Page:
- Complying with oral medications and insulin as prescribed by a diabetes specialist.
What age bracket is typically affected by Type 2 Diabetes?
Type 2 diabetes commonly affects older adults. Yet in the recent trends, Type 2 Diabetes is becoming more and more common in children and younger adults who are obese.
The reason for this shift is because most young individuals are now physically inactive and are consuming high-calorie diets from fast-food restaurants.
What are the Symptoms of Type 2 Diabetes
The symptoms of Type 2 Diabetes include:
- Increased frequency in urination
- Dry mouth and increasing thirst
- Always feeling tired
- Slow or poor wound healing
- Recurring infections in the skin
- Blurring of vision
- Numbness in hands and feet
- Feeling moody and irritable
- Having dark rashes around the neck and armpits (also known as Acanthosis nigricans)
Understanding Gestational Diabetes
Gestational Diabetes is a type of diabetes that happens during pregnancy. Although it sounds scary, it is very manageable with proper coordination between you and your doctor.
The reason why diabetes develops when a woman gets pregnant is because of the placenta that supports the baby in the womb. The hormones produce by the placenta blocks the action of the mother’s insulin and lead to insulin resistance.
With insulin resistance, diabetic mothers would need three to four times the amount of normal insulin to properly transport glucose into the cell.
Is Gestational Diabetes Curable?
While pregnant, a regular checkup with your doctor should be done to keep blood sugar levels near normal. This should be done in conjunction with special meal plans and regular physical activity once cleared by your Ob-gyn.
This type of diabetes is temporary. This would last until you give birth and when both the baby and placenta are delivered.
Although gestational diabetes would resolve after pregnancy, it still increases the chances of both the mother and the child developing type 2 diabetes later in life.
What should I eat when I have Gestational Diabetes?
It is recommended to have a balanced diet consisting of:
- Plenty of fruits and vegetables.
- Moderate amounts of lean protein and healthy fats.
- Moderate amounts of whole grain such as rice, bread, sweet potato, pasta.
- Lessen the intake of foods high in sugar content such as milk tea, soft drinks, fruit juices, and pastries.
The American Diabetes Association suggested a simple method of meal planning:
- ½ of your plate should contain nonstarchy vegetables such as cabbage, eggplant, carrots, okra, salad greens
- ¼ of your plate should be protein: fish, lean pork, and chicken
- ¼ of your plate should be filled with whole-grain items: brown rice or starchy vegetables: potato, sweet potato
- Include in small amounts some good fat such as avocado and nuts
- Add 1 serving of fruit or milk
Prediabetes is the state where you have impaired blood sugar. It simply means, your blood sugar is not low enough to be normal nor is it high enough to be in the diabetic range.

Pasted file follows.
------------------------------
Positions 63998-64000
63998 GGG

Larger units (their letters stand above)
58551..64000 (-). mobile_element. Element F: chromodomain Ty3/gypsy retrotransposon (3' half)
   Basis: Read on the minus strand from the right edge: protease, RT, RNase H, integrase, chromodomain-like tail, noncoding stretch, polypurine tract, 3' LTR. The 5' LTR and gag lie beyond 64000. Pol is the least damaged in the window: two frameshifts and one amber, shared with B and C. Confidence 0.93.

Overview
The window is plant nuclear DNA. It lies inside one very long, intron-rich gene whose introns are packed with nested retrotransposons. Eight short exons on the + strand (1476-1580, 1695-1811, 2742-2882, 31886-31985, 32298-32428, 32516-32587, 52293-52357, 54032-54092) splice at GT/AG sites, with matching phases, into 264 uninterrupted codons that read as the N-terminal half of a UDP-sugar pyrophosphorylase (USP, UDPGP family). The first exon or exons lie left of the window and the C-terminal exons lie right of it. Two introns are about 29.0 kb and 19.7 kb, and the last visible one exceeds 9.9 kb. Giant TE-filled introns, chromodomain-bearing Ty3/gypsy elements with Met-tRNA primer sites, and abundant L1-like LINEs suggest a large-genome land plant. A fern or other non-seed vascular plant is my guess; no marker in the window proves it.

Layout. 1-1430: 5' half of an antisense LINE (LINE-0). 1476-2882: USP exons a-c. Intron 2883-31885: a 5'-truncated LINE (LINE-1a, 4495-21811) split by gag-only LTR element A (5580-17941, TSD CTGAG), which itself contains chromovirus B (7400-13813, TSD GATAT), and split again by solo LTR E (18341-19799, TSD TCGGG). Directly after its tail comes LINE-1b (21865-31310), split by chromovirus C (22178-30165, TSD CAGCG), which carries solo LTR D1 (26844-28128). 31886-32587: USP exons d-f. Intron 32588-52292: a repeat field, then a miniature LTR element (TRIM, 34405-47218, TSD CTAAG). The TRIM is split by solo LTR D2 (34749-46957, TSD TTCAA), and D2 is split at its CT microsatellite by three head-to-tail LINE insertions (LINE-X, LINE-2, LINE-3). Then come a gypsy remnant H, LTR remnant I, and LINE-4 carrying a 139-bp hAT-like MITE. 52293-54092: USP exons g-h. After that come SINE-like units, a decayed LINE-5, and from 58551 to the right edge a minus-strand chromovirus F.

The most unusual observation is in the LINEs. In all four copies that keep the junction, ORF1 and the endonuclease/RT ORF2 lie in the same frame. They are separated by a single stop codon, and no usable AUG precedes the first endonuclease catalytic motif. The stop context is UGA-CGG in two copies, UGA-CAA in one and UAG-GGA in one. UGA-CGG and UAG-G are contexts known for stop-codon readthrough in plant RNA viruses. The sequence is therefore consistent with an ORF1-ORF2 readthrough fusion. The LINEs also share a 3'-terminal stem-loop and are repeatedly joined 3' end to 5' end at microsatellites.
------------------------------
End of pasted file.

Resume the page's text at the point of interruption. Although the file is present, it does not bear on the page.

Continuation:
When you have prediabetes, there are no definite symptoms like those seen in Type 1 and Type 2 Diabetes Mellitus.
I am prediabetic, should I be concerned?
When you are prediabetic, this stage is very crucial. The way you act can determine how your disease progresses. If you act right away and improve your diet and exercise, you may delay the progression to being a full-blown diabetic.
What should I do to reduce the likelihood of developing diabetes?
- By increasing your physical activity or by incorporating more physical activities into your daily routine
- This prevents or delays Type 2 Diabetes.
- Eating healthy and having a low carbohydrate (sugar) diet.
- This can be attained with the help of a registered dietician who can create and develop a personal meal plan. Your meal plan should be tailored to your body type and activity.
Answers to the food quiz
- A 330 ml regular can of coke contains 35 grams contains while 1 large size Brown sugar milk tea with pearls contains 92.5 grams of sugar.
- A 140 grams or 1 cup of fried rice has 228 calories while a 117 grams or medium size french fries contains 365 calories.
- A 80 grams or 1/8 slice of a regular pizza has 285 calories while 65 grams or 1 pack pancit canton has 290 calories.
American Diabetes Association, accessed 11 April 2021, https://www.diabetes.org/diabetes
International Diabetes Federation, accessed 11 April 2021, https://idf.org/aboutdiabetes/what-is-diabetes/facts-figures.html
International Diabetes Federation, accessed 11 April 2021, https://idf.org/aboutdiabetes/type-1-diabetes.html
International Diabetes Federation, accessed 11 April 2021, https://idf.org/aboutdiabetes/type-2-diabetes.html
American Association of Clinical Endocrinologist, accessed 11 April 2021, https://www.aace.com/disease-and-conditions/diabetes/what-you-need-know-about-diabetes
American Association of Clinical Endocrinologist, accessed 11 April 2021, https://www.aace.com/disease-and-conditions/diabetes/type-2-diabetes
Medline Plus, accessed 16 April 2021, https://medlineplus.gov/ency/article/007430.htm
Mayo Clinic, accessed 16 April 2021, https://www.mayoclinic.org/diseases-conditions/diabetes/in-depth/diabetes-diet/art-20044295